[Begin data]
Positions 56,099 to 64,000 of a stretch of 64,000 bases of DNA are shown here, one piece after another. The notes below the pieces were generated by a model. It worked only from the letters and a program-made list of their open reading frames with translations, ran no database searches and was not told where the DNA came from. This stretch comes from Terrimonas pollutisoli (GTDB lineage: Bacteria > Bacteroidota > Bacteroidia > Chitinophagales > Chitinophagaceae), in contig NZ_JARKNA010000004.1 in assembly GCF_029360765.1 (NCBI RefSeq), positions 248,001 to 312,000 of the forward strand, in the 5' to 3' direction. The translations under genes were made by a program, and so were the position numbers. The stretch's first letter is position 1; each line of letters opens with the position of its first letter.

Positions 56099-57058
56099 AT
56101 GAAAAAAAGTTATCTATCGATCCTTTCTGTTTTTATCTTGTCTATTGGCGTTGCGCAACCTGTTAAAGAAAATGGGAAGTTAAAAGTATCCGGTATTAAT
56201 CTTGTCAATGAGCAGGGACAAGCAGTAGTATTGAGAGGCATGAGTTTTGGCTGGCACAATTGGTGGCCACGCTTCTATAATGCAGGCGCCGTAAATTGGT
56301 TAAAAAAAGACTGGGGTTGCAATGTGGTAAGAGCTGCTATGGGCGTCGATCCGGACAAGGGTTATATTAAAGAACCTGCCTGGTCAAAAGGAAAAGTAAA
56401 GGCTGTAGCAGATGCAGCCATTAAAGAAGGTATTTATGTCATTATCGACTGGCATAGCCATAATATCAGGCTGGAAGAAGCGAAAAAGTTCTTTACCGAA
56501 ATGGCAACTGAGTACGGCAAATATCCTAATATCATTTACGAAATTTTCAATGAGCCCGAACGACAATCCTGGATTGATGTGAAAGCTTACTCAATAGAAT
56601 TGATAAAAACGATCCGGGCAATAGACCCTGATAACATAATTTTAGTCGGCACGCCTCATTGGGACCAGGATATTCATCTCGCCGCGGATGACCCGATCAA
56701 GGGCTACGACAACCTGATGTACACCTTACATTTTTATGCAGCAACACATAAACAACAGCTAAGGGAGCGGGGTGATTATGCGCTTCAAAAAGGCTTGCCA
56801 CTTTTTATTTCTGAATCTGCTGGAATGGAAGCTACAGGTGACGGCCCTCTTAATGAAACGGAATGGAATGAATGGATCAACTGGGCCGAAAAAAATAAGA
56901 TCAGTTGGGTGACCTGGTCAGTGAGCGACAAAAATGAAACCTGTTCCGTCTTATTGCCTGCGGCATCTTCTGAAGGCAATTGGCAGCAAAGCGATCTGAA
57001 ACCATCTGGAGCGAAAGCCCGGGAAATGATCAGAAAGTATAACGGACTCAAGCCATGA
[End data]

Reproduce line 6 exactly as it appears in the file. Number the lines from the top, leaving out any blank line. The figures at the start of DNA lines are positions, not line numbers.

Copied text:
56301 TAAAAAAAGACTGGGGTTGCAATGTGGTAAGAGCTGCTATGGGCGTCGATCCGGACAAGGGTTATATTAAAGAACCTGCCTGGTCAAAAGGAAAAGTAAA